The British were told they were fighting a war for democracy and freedom, against tyranny. However for the majority of the people of Britain the world of democracy was not one of peace and justice, it was one of poverty and unemployment, of fear of the future and old age. The belief that the world should be a better place helps explain the introduction and the enthusiasm for the welfare state at the end of this conflict. The establishment knew this, Tory MP Quentiin Hogg commentated about the Beveridge Report that
One of the central threads to this history is class. Rationing was supposed to be for everyone, yet those with money could always find better food. Take one quote from a young woman travelling with some salesmen, “Tyres? As many as you want – at the right place” he tells her smiling, when she overhears their deals. At a time of rubber shortages for the war effort, those with the cash could get what they need. This was particularly true in terms of housing. The “clearest area in which the rich stayed rich and the poor got poorer as a result of wartime conditions” argues Calder. In part this was because the immense bombing raids tended to hit the poorest parts of East London, in part is was because war workers had to be accommodated in villages and towns around the country and compensation wasn’t adequate. What made things worse was the way that those with larger homes, the ”upper middle classes” often took the least burden. In one case a town was declared full, when all the working class accommodation was full, but twenty-three town councillors have between them 66 rooms to spare.
Of course many of the wealthy didn’t think that they needed to contribute anything at all.
The book is full of anecdotes, humour and insights that result from Calder’s reliance on the testimony of ordinary people. The unique Mass Observation system which encouraged people, through diaries, interviews and records to put down their thoughts on everything from the cost of food, to their attitudes to the Germans gives us a fascinating insight into life during wartime. Calder uses this sparingly, but often enough for us to almost understand what life was like. The pain and the suffering is always there, but so is the resistance and defiance – and not just of the enemy, but also of governments and politicians seen as being remote. This was a time of boom for authors and writers, books sold in vast quantities, despite the shortage of paper. Libraries were oversubscribed – the ones that survived the bombing.
One of the great aspects to this book is the way that Calder draws conclusions about the people’s ideas from less obvious sources. He quotes one social scientist who “undertook the ordeal of reading sedulously every book about the war published between the outbreak and the end of 1941”. The scientist is surprised and taken aback by the right-wing sympathies of the low-grade fiction, and “the prevalent anti-Semitic tone” half the books had a Jewish character and only in one case was the reference positive.
What Calder gets at here, is that whatever the war was being fought for, the image of a united, collective British people is mistaken. People had all sorts of ideas. Some wanted an end to Fascism, some wanted just to survive. Some would have worked with and helped the Nazis had they invaded. During the war, the absence of contested elections between the main parties allowed a number of more obscure parties to gain a hearing. The Communist Party vacillated all over the place, depending on the line from Moscow, even supporting Tory candidates at times, against socialists and anti-imperialists. The “Common Wealth” party gained a hearing, mixing popularist policies with demands for the immediate introduction of the Welfare State. This was early evidence for the swing away from Churchill towards Labour after 1944. Interestingly though, Labour couldn’t find it in themselves to build on this popularity. Reminding me of their activities post 1997, when expectations of actual policies were much more optimistic than Tony Blair delivered, the incoming Labour government in 1945 didn’t take the Welfare State or nationalisation program as far, or as quick as most voters expected (and hoped for).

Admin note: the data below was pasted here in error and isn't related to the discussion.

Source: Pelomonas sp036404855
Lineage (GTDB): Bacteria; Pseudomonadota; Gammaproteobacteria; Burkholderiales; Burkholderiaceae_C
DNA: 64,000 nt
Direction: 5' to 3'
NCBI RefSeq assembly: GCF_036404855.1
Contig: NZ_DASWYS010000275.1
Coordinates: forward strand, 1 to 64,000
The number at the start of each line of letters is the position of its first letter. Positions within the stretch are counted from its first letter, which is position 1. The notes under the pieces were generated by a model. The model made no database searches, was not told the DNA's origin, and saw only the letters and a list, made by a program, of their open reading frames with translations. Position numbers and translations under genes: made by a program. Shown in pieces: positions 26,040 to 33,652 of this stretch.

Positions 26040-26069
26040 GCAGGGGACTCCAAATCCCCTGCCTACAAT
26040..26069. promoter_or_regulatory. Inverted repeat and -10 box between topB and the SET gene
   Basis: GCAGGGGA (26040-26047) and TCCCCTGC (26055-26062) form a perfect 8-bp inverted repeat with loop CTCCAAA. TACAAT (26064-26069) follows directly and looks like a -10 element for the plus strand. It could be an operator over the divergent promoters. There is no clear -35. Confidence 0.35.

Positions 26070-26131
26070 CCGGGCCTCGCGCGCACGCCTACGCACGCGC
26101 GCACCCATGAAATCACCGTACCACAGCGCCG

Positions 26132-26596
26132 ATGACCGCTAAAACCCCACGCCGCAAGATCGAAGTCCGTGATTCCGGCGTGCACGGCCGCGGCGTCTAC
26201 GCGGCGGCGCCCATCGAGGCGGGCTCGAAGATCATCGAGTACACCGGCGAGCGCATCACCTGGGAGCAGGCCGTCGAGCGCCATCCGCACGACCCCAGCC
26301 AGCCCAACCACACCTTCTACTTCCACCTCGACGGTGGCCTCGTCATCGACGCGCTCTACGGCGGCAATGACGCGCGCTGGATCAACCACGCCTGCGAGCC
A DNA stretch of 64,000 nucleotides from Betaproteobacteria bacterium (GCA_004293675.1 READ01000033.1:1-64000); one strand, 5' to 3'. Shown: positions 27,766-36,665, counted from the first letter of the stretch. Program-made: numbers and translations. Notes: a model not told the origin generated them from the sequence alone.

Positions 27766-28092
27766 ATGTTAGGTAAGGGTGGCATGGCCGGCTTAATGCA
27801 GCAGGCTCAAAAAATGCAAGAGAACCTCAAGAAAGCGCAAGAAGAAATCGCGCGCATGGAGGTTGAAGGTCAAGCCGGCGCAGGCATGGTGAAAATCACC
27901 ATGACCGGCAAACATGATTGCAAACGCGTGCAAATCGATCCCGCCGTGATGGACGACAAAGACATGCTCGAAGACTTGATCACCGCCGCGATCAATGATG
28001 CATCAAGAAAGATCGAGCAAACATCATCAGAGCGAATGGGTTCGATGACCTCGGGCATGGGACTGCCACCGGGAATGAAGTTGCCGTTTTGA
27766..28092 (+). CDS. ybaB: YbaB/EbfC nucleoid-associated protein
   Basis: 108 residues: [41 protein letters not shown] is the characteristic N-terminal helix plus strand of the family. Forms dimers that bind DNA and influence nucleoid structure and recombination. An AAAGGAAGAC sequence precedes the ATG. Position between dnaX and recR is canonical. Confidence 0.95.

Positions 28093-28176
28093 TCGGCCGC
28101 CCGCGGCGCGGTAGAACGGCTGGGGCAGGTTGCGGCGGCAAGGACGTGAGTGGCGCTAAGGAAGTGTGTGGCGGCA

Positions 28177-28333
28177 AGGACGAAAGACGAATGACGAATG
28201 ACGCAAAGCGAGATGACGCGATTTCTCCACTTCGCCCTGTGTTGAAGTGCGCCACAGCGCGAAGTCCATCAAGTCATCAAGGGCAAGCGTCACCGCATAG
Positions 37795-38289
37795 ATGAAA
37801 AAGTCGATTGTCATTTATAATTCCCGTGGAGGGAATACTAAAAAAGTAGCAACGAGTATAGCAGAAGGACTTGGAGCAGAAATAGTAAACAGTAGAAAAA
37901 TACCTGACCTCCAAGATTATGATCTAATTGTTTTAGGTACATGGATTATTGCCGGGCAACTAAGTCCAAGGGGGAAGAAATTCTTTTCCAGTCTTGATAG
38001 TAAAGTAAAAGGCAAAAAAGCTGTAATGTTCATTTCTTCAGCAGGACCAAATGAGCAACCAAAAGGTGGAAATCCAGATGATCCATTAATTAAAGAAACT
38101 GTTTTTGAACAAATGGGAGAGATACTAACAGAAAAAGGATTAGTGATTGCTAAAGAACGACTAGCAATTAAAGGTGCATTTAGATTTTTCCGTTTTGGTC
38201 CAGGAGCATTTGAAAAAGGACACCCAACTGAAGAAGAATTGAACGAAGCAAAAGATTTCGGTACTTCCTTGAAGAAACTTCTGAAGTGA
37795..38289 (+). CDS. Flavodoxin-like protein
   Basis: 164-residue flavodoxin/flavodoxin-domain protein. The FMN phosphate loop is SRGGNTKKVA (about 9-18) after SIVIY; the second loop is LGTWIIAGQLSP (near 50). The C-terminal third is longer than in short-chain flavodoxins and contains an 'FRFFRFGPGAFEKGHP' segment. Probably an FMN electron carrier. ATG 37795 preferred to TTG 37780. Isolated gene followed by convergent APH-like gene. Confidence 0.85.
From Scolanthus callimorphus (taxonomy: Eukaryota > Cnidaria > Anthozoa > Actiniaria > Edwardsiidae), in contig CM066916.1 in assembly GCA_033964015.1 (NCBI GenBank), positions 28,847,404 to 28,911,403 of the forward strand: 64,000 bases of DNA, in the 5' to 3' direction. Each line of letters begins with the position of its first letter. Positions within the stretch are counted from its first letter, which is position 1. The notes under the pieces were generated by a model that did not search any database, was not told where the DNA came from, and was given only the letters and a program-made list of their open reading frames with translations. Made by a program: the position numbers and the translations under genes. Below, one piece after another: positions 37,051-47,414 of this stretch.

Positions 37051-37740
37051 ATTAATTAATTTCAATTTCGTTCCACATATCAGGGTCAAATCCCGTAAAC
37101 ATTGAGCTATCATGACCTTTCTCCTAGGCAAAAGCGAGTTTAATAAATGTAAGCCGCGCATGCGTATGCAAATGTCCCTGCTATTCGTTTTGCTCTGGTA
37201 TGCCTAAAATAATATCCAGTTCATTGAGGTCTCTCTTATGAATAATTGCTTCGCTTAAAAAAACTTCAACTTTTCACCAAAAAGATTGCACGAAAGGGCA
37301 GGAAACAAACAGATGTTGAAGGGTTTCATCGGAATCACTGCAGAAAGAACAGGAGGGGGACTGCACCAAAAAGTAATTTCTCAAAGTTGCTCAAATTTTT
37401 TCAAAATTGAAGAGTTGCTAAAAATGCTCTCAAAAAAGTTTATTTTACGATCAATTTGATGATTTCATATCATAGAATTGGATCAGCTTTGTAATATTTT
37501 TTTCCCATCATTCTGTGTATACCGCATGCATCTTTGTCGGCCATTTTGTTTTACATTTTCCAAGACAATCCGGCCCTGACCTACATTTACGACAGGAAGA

There is so much that I found fascinating in Angus Calder’s book, that I feel that I cheat you by not including more. So I want to finish with one more quote that I think summarises why Calder was such a brilliant historian – this is the empathy with which he treats his subjects. Describing the thousands of children evacuated to the country early in the war, the trip chaotic badly planned and the ending disorganised. He tells how many of these children away from home and parents for the first time, in a countryside many had never visited with strangers looking after then, slept in strange beds, and
"Because they had bottled themselves up in the train or because they were upset at being parted from their parents, or because they thought the country darkness must harbour ghosts and were afraid to move, at the beginning of September, from Aberdeenshire to Devon, countless numbers of children wet their beds.”
It is a powerful image that Calder creates. Yet it was the first of many terrors for these children and their friends, family and all those who spent the war in the British Isles. Calder’s history is a monument to their courage and sacrifices, but it is a far truer account that you’ll get from those whose simplistic histories are ones were the war was won by the British stiff upper lip and a united country facing a common enemy.
Angus Calder - The Myth of the Blitz
Angus Calder - The Myth of the Blitz